So far this year alone in sequels, reboots, and remakes I’ve seen Mad Max: Fury Road, Furious 7, Avengers: Age of Ultron, Insidious: Chapter 3, and Jurassic World. Even if I didn’t enjoy most of those movies (I did) I’d still understand the fatigue folks are feeling with the oversaturation of rehashed cinematic properties. Of all the reboots, remakes & sequels I’ve seen recently, though, none have felt quite as pointless as the recent Poltergeist rehashing. When considered on its own, the new Poltergeist is passable as a decent genre exercise, I guess. It just doesn’t add enough to the original film’s formula to justify its own existence. If it were just any haunted house film Poltergeist (2015) would’ve been just okay, but it’s pedigree as a remake burdens its mediocre charms with way too much to live up to.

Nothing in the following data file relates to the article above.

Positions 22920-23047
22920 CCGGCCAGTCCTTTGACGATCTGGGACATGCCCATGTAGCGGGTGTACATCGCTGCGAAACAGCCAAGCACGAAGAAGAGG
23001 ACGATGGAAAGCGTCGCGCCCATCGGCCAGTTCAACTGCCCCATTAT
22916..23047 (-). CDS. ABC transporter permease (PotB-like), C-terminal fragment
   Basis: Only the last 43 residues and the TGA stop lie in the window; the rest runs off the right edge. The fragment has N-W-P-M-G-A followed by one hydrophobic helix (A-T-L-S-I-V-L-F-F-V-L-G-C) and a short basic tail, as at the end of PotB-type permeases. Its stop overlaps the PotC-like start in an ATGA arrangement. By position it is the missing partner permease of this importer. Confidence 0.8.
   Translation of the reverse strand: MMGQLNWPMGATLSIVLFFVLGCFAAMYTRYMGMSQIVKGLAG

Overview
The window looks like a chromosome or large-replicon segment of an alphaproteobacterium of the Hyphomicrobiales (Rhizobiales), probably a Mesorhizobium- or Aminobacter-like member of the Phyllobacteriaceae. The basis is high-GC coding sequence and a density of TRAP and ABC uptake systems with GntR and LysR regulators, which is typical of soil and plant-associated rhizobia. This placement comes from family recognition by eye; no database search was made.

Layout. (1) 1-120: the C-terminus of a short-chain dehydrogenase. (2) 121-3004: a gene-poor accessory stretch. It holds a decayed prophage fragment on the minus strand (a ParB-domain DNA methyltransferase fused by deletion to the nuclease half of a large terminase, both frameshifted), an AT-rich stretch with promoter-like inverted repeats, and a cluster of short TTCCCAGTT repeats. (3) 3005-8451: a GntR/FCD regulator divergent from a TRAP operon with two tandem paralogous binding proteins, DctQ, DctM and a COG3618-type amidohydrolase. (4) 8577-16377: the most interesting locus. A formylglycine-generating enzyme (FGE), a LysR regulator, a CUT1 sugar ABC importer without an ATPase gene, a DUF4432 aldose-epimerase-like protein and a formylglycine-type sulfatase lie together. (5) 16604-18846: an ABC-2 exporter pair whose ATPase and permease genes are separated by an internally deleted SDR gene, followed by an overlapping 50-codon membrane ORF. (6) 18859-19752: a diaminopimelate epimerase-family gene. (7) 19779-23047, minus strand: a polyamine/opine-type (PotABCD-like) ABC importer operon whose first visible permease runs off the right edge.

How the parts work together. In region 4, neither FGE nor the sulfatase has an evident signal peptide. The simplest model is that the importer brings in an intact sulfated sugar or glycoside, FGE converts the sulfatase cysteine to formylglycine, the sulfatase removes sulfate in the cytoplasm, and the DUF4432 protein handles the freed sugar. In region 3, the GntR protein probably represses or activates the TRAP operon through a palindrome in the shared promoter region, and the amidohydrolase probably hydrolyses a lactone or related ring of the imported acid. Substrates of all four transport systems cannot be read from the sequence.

I’m not saying that the original Poltergeist film is a perfect work or art that shouldn’t be touched by lesser life forms. It’s just that updating its exact story with a few isolated cultural markers like flat-screen televisions, drone-operated cameras, and reality television isn’t really the kind of creative motivation that screams necessity. Both films share a goofy, childlike approach to horror & find their creep-outs in unlikely places like trees, suburban neighborhoods, precocious children, and television static. It’s just much less effective the second time around, more than three decades letter, with just a few faces & fashions swapped out as a means of making it fresh again.
I’m not usually this down on the idea of rehashing old movies, but I found very little special about the Poltergeist remake. Sam Rockwell’s always-welcome presence is the sole exciting element in play here, but he does very little to liven up the grim proceedings that surround him. I didn’t hate the new Poltergeist. I didn’t particularly like it much either. It was just kinda there, dying for a reason to exist, built on the cursed grave of a film that came long before it. You could do worse for lazy afternoon viewing if the film ever pops up on TV or streaming and you’re not sure how to kill a couple hours, but that’s hardly high praise.